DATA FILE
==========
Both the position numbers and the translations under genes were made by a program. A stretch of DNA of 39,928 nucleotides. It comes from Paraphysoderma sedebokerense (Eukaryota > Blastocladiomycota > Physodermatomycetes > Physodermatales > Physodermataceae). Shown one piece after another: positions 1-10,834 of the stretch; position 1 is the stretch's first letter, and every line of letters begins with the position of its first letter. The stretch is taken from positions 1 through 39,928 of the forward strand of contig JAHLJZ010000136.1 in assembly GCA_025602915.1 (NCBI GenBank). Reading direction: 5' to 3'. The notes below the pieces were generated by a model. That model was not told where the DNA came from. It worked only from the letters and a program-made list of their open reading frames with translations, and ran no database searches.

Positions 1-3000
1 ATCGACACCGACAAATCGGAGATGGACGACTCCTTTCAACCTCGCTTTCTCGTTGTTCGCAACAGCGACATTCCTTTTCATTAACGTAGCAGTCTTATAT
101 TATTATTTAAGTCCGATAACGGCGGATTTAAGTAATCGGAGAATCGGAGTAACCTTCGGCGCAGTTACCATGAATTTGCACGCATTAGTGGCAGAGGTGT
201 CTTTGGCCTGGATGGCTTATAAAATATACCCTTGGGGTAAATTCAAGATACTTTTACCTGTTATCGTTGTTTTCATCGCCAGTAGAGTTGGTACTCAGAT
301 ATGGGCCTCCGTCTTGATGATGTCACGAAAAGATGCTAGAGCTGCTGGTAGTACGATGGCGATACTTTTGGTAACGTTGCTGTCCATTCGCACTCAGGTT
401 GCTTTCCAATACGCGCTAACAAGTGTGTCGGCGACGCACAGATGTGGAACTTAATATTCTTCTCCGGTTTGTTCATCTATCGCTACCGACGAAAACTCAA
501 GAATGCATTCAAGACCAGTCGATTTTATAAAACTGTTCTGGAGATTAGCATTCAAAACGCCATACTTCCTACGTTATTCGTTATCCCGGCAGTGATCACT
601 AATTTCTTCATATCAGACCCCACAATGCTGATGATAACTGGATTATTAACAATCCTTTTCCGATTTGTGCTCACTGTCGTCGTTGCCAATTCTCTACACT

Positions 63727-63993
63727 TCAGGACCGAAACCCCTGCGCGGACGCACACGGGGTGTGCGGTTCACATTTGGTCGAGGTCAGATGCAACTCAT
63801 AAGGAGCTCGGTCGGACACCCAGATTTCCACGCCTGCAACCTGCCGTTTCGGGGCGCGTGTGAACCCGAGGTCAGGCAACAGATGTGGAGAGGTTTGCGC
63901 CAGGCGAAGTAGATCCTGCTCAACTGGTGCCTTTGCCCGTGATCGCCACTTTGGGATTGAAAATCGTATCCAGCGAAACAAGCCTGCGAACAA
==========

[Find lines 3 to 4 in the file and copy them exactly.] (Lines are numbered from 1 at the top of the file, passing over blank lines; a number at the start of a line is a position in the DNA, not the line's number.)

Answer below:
1 ATCGACACCGACAAATCGGAGATGGACGACTCCTTTCAACCTCGCTTTCTCGTTGTTCGCAACAGCGACATTCCTTTTCATTAACGTAGCAGTCTTATAT
101 TATTATTTAAGTCCGATAACGGCGGATTTAAGTAATCGGAGAATCGGAGTAACCTTCGGCGCAGTTACCATGAATTTGCACGCATTAGTGGCAGAGGTGT